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Retirement Planning for Gen X

JestJack replies to Wednesday’s post, in which I held forth on the new formal budget and revealed how much I need to live as a retireee in nominally “middle class” but in fact pretty modest circumstances.

The sad thing is I see no glaring evidence of living beyond one’s means in your or my lifestyle for that matter. But yet I seem to get the feeling you feel, like me, that you are “living on the edge” despite a pretty nice “safety net” to fall back on. I share your concerns on many levels. With poor returns on savings it seems the Fed in their efforts to prop up the economy are doing so at the expense of “savers” …i.e…..seniors. As you aptly point out, there is no substitute for “a paid for home”….that peace of mind is priceless. BUT today’s environment is very tempting. I can borrow money in the form of a mortgage for 10 years at 2.25% with no points and may even get some help with closing for the effort. I just wonder sometimes how folks WITH rent, a car payment, cell phone bills, student loans, utilities and child care make it….

The answer is, of course, that they can’t: not without a decently paid full-time job and a side gig or two.

I’m sure JestJack and I are looking through the same lens that confounded our parents at retirement age: inflation. Though it’s not nearly as rampant as it was during the 1970s, inflation will never go away. So to minds like ours, thirty grand a year looks like a LOT of money. The realization that one can barely get by on it — and only if one doesn’t have a house or car payment — is startling.

And it’s horrifying to understand that one’s “real” income — $14,400 in Social Security benefits — is well below the poverty line. Drawing down from a finite amount of savings is not creating “income”: it’s just using up your resources until such time as no more resources remain.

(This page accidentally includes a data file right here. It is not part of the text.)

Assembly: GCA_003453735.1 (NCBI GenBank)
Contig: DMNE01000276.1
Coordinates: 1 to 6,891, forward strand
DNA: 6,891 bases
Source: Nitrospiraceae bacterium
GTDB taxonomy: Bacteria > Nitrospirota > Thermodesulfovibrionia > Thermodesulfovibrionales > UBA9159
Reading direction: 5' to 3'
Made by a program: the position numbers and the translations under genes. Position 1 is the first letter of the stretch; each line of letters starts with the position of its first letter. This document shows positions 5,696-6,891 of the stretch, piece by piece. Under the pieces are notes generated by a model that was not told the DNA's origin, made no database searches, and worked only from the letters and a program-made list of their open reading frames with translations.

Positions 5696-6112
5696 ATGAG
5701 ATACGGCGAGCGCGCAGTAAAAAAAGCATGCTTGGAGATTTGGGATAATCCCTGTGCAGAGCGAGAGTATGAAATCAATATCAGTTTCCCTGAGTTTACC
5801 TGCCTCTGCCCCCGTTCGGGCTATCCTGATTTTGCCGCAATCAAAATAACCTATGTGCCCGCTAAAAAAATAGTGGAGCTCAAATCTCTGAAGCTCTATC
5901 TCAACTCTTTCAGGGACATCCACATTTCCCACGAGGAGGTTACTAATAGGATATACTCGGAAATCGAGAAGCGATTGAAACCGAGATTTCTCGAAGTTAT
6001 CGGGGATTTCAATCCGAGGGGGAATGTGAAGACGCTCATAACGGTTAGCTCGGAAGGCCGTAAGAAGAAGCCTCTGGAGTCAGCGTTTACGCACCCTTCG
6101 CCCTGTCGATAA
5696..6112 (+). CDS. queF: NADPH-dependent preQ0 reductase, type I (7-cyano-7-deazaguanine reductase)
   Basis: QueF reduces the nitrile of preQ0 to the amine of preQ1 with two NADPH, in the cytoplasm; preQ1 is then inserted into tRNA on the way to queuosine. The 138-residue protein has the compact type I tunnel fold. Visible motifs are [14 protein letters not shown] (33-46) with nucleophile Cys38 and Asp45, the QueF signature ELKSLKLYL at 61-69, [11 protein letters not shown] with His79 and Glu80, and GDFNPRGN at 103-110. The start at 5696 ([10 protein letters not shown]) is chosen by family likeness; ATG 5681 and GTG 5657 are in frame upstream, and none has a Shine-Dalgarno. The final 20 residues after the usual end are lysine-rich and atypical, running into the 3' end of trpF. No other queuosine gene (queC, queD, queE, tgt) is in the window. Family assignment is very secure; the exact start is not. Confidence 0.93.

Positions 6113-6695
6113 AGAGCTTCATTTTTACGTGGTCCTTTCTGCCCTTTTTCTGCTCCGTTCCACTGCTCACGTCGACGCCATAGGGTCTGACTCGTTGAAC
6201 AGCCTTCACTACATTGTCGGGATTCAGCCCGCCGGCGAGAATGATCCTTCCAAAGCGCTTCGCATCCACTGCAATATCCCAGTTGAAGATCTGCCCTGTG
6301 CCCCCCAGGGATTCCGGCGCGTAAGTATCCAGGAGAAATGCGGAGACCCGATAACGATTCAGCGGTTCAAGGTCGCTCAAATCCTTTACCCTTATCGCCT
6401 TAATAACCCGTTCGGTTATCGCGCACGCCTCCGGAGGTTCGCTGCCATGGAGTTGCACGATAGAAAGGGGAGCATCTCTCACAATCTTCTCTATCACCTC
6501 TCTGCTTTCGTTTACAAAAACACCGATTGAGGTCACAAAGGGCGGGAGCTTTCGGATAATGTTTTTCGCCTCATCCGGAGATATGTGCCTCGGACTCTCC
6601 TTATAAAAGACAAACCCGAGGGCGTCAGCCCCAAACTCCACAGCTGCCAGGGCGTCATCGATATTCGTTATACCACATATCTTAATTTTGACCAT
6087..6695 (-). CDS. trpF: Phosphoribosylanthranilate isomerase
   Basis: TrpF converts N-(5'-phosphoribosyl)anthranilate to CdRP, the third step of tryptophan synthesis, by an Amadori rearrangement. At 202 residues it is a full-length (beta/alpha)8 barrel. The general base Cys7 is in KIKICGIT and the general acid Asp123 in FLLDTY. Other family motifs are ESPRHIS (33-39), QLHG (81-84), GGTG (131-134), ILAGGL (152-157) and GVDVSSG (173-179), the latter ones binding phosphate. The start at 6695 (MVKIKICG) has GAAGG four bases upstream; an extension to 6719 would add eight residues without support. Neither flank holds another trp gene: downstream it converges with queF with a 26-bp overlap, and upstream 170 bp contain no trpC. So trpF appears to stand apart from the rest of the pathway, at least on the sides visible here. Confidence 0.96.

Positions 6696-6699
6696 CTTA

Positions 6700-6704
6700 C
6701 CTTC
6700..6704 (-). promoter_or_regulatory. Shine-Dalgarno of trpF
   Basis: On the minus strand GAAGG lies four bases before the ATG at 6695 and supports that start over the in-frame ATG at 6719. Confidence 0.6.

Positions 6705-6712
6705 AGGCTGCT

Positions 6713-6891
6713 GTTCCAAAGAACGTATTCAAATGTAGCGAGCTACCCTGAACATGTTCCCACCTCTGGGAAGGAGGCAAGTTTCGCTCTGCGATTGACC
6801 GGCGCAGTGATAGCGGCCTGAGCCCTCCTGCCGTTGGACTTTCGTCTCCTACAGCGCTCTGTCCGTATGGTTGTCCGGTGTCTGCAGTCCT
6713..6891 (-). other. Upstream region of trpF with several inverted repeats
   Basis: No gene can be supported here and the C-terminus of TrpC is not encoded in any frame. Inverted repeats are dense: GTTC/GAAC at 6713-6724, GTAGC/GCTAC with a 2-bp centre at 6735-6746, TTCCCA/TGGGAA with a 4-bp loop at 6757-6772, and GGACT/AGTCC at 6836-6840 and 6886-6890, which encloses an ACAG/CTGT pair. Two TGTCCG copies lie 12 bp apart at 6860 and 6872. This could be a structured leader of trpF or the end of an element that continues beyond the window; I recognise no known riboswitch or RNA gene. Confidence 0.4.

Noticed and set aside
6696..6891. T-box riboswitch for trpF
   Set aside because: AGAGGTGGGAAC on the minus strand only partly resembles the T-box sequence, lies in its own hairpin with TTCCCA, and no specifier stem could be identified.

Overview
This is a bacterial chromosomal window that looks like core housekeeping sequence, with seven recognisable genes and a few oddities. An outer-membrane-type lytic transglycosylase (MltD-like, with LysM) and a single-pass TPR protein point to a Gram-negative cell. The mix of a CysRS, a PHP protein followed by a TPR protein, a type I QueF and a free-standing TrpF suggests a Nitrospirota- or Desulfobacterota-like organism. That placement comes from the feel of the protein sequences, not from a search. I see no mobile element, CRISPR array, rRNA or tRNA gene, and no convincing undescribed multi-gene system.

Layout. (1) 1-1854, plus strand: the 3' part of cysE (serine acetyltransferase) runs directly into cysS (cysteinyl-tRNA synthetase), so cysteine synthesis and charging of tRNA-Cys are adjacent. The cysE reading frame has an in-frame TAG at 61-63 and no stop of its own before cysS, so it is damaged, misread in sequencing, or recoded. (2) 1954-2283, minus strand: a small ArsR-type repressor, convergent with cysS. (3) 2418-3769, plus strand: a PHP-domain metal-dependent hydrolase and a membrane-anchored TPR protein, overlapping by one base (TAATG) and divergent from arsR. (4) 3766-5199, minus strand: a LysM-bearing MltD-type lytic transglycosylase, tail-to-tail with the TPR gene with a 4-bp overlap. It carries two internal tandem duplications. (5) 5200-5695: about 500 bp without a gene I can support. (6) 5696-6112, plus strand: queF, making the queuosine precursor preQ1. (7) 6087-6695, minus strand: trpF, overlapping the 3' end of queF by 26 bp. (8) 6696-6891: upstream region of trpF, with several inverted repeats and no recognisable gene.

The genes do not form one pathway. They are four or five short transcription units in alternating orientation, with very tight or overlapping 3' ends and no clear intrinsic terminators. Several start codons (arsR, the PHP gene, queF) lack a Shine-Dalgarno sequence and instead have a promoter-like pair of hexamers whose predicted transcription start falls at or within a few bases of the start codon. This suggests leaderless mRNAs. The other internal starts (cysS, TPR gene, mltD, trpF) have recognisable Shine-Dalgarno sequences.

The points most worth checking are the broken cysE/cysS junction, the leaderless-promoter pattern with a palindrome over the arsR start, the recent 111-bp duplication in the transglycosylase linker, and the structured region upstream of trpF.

Thirty thousand dollars — the net amount I need to live on, not the amount I can, realistically, afford to disburse from my funds (assuming my doc’ is right that I’ll live into my 90s — or even if I make it to my early 80s), is untenable. If the entire gross RMD from my savings is consumed by taxes and living expenses each year, in 20 years I will be utterly destitute: I will have nothing left to live on but Social Security.

“Twenty years” assumes I don’t get warehoused in a nursing home, which will eat up $4,000 to $6,000 a month. That will impoverish me a whole lot sooner.

For anyone in their right mind, this represents a HUGE psychological disconnect. If you are a young person, it means the amount you will need to support you in comfort through retirement is far more than you can realistically expect to earn and save over your lifetime.

Net Social Security — $14,400 — is nothing like enough to live in a safe neighborhood, with decent food, adequate clothing, and independent transportation.

It’s poverty level.

Yet it’s almost $2,500 more than my boyfriend in college regarded as the income he hoped to have when he was “set”: a target he figured would support him and a family quite comfortably (at a time when most women didn’t work). I can remember young men, including my young lawyer husband, remarking that they would have “arrived” when they could earn $12,000 a year. Twelve grand in 1969 would be worth $78,551.28 today.

In that light, the numbers we’re looking at in Wednesday’s post don’t compute.

Even an income of twice what a young man in 1969 regarded as comfortable affluence would support a retiree, today, just barely. It might not support two people at all. Certainly not in middle-class circumstances.

If I were going to advise young people planning, very long-term, for retirement, I’d say “Figure out what you think you’ll need per year, and then multiply that figure by three. That’s how much you’ll need as a net annual drawdown from retirement savings, since there’s a good chance the Republicans will cut Social Security or make it go away.”

So. If a man in his late 30s thinks he’ll need $30,000 a year, exclusive of Social Security, to live in the splendor I enjoy just now, then in another 30 years, he should figure he’ll need enough to DRAW DOWN at least $90,000 net per year.

Gross, that’s probably about $100,000 per year, after taxes and Medicare. Let’s say he retires at 70 and he hopes to make it to about 90.